Siddhesh Poyarekar

Siddhesh is one of the maintainers of the GNU C Library and contributes to various Open Source toolchain projects. At Red Hat his focus is primarily on toolchain security.

Recent Posts

Malloc systemtap probes: an example

gnu logoOne feedback I got from my blog post on Understanding malloc behavior using Systemtap userspace probes was that I should have included an example script to explain how this works. Well, better late than never, so here’s an example script. This script prints some diagnostic information during a program run and also logs some information to print out a summary at the end. I’ll go through the script a few related probes at a time.

global sbrk, waits, arenalist, mmap_threshold = 131072, heaplist

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Improving math performance in glibc

Update: Vincent Lefèvre helpfully pointed out that I had linked to the incorrect Worst Cases paper. That link is now fixed.

Update 2: Dan Courcy pointed out that my equation in the “Multiplying zeroes” section had an error, which I have now fixed.

Mathematical function implementations usually have to trade off between speed of computation and the accuracy of the result. This is especially true for transcendentals (i.e. the exponential and trigonometric functions), where results often have to be computed to a fairly large precision to get last bit accuracy in a result that is to be stored in an IEEE-754 double variable.

gnu logoTranscendental functions in glibc are implemented as multiple phases. The first phases of computation use a lookup table of pre-computed values and a polynomial approximation, a combination of which gives an accurate result for a majority of inputs. If it is found that the lookup table may not give an accurate result the next, slower phase is employed. This phase uses a multiple precision representation to compute results to precisions of up to 768 bits before rounding the result to double. As expected, this kills performance; the slowest path for pow for example is a few thousand times slower than the table lookup phase.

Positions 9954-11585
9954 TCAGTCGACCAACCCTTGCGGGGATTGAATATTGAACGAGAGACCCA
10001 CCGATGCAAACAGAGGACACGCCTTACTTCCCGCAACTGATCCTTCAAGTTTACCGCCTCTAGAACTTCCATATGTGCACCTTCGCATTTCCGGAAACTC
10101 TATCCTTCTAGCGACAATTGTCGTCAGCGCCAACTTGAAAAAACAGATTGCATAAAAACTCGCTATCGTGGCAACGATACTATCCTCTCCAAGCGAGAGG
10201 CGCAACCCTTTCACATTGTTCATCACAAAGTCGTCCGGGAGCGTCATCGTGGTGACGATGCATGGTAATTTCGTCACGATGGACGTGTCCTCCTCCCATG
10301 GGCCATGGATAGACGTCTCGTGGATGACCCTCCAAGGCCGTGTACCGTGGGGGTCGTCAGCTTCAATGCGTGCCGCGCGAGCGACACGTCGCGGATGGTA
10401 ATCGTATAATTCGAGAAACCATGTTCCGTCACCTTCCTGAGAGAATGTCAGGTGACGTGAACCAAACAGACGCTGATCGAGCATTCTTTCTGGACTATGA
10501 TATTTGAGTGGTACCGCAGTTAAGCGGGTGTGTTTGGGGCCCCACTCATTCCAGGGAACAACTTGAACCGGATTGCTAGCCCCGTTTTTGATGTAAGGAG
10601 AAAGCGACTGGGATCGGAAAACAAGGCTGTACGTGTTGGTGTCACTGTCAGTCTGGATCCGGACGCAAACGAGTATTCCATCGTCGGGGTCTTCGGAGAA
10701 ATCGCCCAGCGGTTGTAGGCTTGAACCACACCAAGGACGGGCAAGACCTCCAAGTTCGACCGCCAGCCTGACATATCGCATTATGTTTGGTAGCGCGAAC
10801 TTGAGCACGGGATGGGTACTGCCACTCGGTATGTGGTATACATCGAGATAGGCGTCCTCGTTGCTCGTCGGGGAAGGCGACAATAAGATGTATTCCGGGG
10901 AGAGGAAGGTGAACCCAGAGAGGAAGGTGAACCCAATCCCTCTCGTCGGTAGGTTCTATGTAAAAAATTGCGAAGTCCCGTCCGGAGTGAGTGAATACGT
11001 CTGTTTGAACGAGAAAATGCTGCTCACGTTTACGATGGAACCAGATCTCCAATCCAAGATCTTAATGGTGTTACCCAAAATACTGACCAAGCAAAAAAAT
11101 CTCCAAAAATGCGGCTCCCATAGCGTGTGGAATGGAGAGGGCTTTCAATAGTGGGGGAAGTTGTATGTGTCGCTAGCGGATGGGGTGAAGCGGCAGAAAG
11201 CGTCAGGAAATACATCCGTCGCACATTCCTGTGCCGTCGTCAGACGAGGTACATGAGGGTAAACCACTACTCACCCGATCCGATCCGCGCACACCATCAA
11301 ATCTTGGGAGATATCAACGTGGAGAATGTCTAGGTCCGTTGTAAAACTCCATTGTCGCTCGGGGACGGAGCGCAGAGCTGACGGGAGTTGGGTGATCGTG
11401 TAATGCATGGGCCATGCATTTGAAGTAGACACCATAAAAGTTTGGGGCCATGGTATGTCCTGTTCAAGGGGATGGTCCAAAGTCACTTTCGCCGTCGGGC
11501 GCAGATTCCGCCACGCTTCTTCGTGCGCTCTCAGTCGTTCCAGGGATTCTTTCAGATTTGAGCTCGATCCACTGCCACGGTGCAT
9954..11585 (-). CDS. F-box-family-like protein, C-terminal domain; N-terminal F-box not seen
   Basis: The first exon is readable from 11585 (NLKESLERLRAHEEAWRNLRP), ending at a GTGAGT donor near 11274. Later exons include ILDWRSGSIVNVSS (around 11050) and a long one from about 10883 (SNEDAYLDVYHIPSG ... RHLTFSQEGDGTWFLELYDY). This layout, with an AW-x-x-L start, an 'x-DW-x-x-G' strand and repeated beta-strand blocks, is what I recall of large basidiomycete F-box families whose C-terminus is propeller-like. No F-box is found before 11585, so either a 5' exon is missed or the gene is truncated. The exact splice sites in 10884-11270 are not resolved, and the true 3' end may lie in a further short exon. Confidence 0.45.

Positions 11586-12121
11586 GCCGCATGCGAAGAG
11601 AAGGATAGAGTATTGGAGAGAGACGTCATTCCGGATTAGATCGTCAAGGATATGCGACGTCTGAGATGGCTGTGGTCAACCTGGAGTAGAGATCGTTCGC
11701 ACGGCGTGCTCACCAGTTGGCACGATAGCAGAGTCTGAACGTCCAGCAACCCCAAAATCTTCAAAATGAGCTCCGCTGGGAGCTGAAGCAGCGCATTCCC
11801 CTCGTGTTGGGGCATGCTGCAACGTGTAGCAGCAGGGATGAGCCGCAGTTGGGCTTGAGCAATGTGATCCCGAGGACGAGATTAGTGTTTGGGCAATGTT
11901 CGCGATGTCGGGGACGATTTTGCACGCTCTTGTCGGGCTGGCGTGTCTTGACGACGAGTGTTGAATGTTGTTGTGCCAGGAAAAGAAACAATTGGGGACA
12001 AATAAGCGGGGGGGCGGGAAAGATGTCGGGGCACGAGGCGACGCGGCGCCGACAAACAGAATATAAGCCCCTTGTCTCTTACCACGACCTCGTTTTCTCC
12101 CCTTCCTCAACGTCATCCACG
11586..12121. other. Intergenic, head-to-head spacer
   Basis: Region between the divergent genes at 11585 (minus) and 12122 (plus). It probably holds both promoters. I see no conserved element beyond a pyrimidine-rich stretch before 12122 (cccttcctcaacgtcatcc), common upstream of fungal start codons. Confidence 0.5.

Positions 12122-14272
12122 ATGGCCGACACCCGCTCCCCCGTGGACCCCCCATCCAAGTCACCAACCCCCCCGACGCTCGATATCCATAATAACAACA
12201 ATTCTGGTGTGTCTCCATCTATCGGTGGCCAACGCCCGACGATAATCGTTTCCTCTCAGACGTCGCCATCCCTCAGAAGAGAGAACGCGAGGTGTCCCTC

I looked into this problem not very long ago and tried to improve performance of the multiple precision phase so that it is not as bad as it currently is. The result of that was an improvement of about 8 times in the performance of the slowest path of the pow function. Other transcendentals got similar improvements since the fixes were mostly in the generic multiple precision code. These improvements went into glibc-2.18 upstream. We’ll take a look at what these changes were but first, a quick look at the multiple precision number for context on the changes.

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Understanding malloc behavior using Systemtap userspace probes

The malloc family of functions are critical for almost every serious application program. Its performance characteristics often have a big impact on the performance of applications. Given that the default malloc implementation needs to have consistent performance for all general cases, it makes available a number of tunables that can help developers tweak its behavior to suit their programs.

About two years ago I had written an article on the Red Hat Customer Portal that described the high level design of the GNU C Library memory allocator and also introduced the reader to various magic environment variables that malloc understands to change its behavior. The behavior documented in that article and the tricks to tweak malloc behavior hold just as true for RHEL-7, which is based on upstream glibc 2.17 as they did for RHEL-6, which is based on upstream glibc 2.12.

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